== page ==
Uber is one of those Silicon Valley "share economy" startups that has amassed a multi-billion valuation on what seems like a simple idea—allowing consumers to summon a for-hire car through a smartphone app.
The company says it now operates in 39 U.S. cities—including all big west coast cities except Portland—and 34 countries.
Uber's attempt to break into Portland fizzled last year because city regulators and the company could not agree on how the company would fit into Portland's always fractious for-hire transportation industry.
The two players in that industry—medallion cabs, which are strictly regulated and town cars, which operate with more leeway—both stand to lose business to Uber. A petition drive in Portland failed to shift opposition to the company.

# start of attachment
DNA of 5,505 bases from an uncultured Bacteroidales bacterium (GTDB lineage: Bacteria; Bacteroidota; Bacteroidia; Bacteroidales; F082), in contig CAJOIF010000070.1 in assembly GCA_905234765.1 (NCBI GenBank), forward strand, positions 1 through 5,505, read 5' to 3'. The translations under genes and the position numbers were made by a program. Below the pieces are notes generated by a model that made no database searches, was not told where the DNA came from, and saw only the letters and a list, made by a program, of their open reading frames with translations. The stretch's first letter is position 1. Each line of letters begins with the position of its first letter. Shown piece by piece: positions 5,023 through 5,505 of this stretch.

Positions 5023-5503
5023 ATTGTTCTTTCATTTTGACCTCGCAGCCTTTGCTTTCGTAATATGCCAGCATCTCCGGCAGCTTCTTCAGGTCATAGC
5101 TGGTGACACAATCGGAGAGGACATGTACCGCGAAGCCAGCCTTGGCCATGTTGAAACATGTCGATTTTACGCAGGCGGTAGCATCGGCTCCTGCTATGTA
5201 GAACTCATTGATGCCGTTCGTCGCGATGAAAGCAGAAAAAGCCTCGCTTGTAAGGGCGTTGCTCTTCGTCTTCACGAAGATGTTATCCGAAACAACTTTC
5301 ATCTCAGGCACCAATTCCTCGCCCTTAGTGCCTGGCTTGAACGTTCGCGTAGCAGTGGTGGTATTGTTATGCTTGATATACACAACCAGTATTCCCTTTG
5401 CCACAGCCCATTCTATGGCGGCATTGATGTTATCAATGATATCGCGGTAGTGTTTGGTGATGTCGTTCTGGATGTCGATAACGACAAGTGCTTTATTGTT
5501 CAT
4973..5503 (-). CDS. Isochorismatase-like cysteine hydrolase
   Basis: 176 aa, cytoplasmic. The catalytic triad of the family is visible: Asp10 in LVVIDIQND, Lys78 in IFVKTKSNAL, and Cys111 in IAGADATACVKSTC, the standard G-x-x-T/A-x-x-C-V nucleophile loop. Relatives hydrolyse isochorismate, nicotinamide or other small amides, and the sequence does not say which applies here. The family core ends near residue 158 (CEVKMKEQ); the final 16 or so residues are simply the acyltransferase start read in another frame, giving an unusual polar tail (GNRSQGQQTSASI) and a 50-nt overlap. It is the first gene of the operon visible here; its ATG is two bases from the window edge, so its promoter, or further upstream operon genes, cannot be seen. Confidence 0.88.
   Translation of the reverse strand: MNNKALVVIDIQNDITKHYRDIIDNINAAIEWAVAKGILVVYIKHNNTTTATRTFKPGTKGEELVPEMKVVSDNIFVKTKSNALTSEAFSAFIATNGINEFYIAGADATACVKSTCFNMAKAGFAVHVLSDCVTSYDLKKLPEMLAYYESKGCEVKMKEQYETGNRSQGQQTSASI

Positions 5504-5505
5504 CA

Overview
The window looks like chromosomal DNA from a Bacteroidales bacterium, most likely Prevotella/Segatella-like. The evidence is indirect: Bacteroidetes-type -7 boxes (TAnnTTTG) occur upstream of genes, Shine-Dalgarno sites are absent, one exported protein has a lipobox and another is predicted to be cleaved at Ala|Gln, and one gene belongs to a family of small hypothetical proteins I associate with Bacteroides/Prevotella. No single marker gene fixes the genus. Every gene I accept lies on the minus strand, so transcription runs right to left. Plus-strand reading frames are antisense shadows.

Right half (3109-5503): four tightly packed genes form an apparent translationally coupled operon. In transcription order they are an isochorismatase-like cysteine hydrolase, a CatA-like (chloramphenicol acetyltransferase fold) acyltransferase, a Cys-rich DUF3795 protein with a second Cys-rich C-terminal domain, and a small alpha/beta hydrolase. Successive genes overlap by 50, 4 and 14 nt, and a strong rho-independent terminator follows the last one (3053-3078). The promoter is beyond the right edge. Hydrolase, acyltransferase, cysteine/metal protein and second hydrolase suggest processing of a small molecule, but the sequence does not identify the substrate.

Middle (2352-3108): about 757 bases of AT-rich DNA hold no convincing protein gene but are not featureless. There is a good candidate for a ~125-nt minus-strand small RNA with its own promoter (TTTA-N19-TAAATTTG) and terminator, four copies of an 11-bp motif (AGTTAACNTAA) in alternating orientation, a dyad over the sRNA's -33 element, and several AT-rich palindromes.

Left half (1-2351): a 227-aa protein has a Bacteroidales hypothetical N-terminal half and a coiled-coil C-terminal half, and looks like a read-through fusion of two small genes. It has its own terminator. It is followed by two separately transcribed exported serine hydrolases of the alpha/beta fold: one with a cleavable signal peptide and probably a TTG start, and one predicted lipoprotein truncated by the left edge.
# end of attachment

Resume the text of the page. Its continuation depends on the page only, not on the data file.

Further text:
Now, The Seattle Times reported today, taxi companies in Seattle, where Uber does operate, are suing Uber, alleging the start-up benefits from an unlevel playing field.
"The lawsuit, filed by the Western Washington Taxicab Operators Association in King County Superior Court, says Uber is involved in âunlawful and deceptive business practicesâ because, unlike the taxi drivers, Uberâs drivers donât comply with legal requirements set by Seattle, King County and Washington state for the personal transportation industry, according to court documents."